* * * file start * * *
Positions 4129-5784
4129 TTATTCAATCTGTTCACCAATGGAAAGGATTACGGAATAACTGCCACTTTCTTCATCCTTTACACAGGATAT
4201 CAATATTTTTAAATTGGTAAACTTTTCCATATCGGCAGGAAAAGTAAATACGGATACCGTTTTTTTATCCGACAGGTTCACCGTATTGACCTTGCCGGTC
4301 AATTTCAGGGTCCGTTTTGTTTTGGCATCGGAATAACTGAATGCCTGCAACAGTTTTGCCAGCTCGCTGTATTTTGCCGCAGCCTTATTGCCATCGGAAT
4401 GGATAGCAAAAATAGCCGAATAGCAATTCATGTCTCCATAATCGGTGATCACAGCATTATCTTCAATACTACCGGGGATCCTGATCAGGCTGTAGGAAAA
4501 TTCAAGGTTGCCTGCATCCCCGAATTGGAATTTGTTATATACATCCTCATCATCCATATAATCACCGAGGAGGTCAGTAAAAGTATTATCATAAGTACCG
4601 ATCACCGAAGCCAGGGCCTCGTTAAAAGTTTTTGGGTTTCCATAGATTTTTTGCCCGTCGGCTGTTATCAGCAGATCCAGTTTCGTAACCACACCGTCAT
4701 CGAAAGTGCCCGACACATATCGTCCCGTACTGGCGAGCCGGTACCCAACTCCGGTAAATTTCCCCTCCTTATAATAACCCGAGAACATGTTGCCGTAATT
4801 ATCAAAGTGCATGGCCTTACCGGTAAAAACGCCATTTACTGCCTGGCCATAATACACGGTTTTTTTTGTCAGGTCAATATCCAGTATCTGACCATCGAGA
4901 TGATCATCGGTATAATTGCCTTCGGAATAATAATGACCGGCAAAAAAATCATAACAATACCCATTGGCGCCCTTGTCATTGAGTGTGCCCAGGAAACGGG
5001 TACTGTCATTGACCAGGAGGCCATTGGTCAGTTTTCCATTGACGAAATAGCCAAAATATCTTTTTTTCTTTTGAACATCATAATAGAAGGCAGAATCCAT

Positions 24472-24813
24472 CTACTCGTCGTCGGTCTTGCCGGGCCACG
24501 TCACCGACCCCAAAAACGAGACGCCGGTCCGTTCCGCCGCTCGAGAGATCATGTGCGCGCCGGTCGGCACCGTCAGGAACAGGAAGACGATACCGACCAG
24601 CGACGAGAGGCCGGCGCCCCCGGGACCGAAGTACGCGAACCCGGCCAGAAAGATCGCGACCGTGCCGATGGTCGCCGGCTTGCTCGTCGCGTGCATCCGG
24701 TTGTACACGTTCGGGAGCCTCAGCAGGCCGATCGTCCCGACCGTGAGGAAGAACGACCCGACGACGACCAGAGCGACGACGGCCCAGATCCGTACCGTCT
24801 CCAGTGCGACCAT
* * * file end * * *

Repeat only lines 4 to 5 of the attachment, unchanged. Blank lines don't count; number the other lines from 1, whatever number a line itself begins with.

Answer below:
4301 AATTTCAGGGTCCGTTTTGTTTTGGCATCGGAATAACTGAATGCCTGCAACAGTTTTGCCAGCTCGCTGTATTTTGCCGCAGCCTTATTGCCATCGGAAT
4401 GGATAGCAAAAATAGCCGAATAGCAATTCATGTCTCCATAATCGGTGATCACAGCATTATCTTCAATACTACCGGGGATCCTGATCAGGCTGTAGGAAAA